UK wine offer falls short

The CEO of London’s newest steak house has criticised the UK’s wine offer as being unnecessarily expensive and limited in scope.

One of the MASH wine displays

Jesper Boelskifte, who founded Danish chain MASH – Modern American Steak House – three years ago and has just launched its first international branch in London, told the drinks business that he had struggled to find many of the wines he wanted for the venue’s US-weighted wine list.

“We found wines over here are extremely expensive and you can’t get a lot of good labels,” he reported, offering additional criticism of the prices charged in the UK.

“We bring in a lot from Denmark because we get good allocations and prices there – and we’re one of the most taxed countries in the world,” Boelskifte pointed out.

As a sommelier by training and former director of the Danish Sommelier Association, Boelskifte stressed his desire to make MASH as much a destination for wine lovers as carnivores.

Although the MASH wine list covers many of the world’s key regions and producers, he explained: “We are emphasising not only California but US wines in general”, adding: “We’re trying to create the best list in Europe on that level.”

Citing Sonoma producers Williams Selyem and DuMOL as examples of high profile wines he failed to find in the UK, Boelskifte suggested that this poor representation of US wines had created a knock-on effect in UK consumer attitudes.

From his own experience working on the floor since MASH opened in Soho earlier this month, Boelskifte concluded: “London isn’t really used to the great American wines.”

Nor does he feel this shortcoming is restricted to the US section of the list. Drawing a comparison with their Danish counterparts, Boelskifte described London restaurant-goers as “not as open minded yet; they’re a little bit narrow in their outlook on wine, but we’ll try to influence that.”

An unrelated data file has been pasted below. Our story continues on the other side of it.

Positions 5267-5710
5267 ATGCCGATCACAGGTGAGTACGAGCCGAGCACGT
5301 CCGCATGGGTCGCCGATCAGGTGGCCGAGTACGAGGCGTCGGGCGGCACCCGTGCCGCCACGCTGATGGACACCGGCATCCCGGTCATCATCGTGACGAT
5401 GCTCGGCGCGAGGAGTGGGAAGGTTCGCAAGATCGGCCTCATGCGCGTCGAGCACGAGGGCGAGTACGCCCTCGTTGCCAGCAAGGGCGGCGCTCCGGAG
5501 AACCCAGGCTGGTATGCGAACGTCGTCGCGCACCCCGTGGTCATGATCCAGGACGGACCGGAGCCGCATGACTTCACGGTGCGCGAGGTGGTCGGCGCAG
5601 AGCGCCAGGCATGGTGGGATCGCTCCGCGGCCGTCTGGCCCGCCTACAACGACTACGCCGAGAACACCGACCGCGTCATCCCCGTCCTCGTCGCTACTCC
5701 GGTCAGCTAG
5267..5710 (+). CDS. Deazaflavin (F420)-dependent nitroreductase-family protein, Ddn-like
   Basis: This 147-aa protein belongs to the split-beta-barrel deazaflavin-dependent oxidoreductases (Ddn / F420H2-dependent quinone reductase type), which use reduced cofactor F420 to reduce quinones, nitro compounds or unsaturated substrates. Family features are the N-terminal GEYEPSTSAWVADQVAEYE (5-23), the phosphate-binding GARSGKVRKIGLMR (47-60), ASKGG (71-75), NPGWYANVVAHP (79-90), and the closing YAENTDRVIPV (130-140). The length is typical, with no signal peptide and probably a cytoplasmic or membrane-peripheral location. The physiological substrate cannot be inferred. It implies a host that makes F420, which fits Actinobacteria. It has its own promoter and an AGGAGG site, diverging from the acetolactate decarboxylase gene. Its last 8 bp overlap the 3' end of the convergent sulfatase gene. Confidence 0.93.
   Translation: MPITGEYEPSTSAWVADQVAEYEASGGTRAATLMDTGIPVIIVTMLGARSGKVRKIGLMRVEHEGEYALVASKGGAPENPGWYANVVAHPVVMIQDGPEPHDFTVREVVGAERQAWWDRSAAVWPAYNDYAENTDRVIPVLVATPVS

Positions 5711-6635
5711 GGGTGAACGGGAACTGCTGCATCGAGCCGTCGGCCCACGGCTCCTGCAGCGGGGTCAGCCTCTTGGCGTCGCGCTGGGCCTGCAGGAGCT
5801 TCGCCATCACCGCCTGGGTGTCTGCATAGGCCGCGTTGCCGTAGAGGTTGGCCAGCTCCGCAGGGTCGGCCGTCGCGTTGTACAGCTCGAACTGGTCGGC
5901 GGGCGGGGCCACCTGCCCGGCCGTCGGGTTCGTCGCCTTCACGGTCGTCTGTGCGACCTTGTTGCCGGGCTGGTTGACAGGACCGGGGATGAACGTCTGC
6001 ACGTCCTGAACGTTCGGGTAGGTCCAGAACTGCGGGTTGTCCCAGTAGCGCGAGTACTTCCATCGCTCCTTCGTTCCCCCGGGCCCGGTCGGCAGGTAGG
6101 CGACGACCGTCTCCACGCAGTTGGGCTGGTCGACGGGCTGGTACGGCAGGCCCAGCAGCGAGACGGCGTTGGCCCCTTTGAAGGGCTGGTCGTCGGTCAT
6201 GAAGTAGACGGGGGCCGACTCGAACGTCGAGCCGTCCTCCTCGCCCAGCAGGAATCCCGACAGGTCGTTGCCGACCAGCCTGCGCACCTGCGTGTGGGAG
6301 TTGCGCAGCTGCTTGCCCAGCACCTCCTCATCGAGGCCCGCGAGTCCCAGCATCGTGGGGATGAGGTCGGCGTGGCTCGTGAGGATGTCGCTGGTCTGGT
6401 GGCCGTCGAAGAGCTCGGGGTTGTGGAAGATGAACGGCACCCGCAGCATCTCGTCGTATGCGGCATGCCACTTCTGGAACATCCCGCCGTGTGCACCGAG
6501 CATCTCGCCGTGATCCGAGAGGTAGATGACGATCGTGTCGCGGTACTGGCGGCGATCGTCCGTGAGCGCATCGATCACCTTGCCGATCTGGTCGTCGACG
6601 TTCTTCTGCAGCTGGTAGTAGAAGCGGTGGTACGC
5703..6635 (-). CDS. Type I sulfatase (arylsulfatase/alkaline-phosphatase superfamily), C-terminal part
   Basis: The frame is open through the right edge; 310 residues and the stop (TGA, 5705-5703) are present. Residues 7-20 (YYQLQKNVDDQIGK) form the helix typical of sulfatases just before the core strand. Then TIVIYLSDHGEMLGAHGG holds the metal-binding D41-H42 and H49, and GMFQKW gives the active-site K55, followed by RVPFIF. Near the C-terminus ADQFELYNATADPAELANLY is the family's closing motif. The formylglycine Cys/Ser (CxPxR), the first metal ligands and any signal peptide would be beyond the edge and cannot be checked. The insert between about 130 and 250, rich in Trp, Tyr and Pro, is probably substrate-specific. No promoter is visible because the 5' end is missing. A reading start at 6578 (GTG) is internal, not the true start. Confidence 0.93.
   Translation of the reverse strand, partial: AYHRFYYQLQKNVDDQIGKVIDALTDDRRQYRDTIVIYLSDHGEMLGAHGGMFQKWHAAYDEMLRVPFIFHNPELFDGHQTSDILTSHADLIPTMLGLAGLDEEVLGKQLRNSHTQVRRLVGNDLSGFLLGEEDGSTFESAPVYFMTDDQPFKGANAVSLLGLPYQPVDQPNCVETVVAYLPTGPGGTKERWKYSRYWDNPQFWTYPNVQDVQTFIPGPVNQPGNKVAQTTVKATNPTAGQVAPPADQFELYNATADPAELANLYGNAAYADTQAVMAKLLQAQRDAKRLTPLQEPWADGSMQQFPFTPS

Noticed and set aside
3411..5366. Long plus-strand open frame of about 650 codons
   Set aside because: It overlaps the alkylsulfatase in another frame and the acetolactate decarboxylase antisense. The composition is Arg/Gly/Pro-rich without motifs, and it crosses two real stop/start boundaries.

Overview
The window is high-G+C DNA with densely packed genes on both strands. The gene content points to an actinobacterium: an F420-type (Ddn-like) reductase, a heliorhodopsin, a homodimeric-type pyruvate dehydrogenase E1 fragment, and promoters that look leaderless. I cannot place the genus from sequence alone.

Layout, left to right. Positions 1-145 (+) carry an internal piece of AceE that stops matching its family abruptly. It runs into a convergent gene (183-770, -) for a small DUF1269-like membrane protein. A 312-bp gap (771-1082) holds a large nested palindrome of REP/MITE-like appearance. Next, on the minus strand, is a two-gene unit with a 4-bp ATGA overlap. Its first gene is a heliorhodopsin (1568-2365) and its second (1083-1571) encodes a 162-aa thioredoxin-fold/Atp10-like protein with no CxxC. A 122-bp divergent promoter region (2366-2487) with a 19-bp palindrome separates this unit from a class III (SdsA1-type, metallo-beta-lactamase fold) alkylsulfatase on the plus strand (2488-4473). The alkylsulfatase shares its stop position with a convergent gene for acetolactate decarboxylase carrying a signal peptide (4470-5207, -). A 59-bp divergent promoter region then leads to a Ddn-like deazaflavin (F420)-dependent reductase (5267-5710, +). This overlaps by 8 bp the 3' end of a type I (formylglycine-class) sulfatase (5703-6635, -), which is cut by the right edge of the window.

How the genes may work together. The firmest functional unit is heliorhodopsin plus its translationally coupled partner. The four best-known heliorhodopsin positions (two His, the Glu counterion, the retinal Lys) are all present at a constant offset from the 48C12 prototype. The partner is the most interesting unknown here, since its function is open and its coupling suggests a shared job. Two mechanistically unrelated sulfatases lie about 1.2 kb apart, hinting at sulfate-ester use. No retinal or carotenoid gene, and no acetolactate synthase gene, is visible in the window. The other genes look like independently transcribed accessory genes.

Outlining his own view of major recent improvements in the quality and diversity of US wine, Boelskifte said: “I’m impressed with what’s happened in the US in the last 10 years.

“The quality has always been good with certain producers, but from the 70s to the mid-90s it was all about big production. Now they’ve gone back to smaller facilities, emphasising smaller growers and cleaner wines, which are fruit driven and well balanced.”

As for the most exciting recent development at the fine wine end of the US spectrum, Boelskifte remarked: “It’s great that you are beginning to see different terroirs in California now. The greatest evolution has happened with Pinot Noir, which has gone from being really heavy and potent to some very elegant wines.”

Despite this absence of many top US wines in the UK, there are signs of a strengthening offer. Established US specialist importers such as The Wine Treasury and Fields, Morris & Verdin have been joined in recent years by a number of new arrivals. These include California Fine Wine, which has set up a tie-in with London wine bar Dalla Terra, and the Sheffield-based Zinstream.

With MASH adding its weight to other upmarket London steak houses such as Hawksmoor, Cut and Goodman, all of which boast a strong Californian wine offer, Boelskift is hopeful that combined demand may help improve the offer still further.

“I hope we can influence importers here,” he remarked, noting: “It was the same case in Denmark and we helped to change the entire market.”

A full version of this interview will appear in December’s issue of the drinks business.

3 Responses to “UK wine offer falls short”

  1. Stewart says:

    This is the most overweening, self-preening monumental tosh. Accusing London restaurant-goers as “narrow in their outlook” is pretty offensive. I hope those restaurant goers return the favour by avoidiing this restaurant.

  2. Nick Oakley says:

    The offer of Californian wine in London is poor because the wines don’t compete well with wines of equal quality from other countries, but at lower prices. Simple.

  3. Chuck Cramer says:

    Great to see that Zinstream is mentioned! All London steak houses should list Michael David’s 7 Deadly Zins…….a cracker of a Zinfandel

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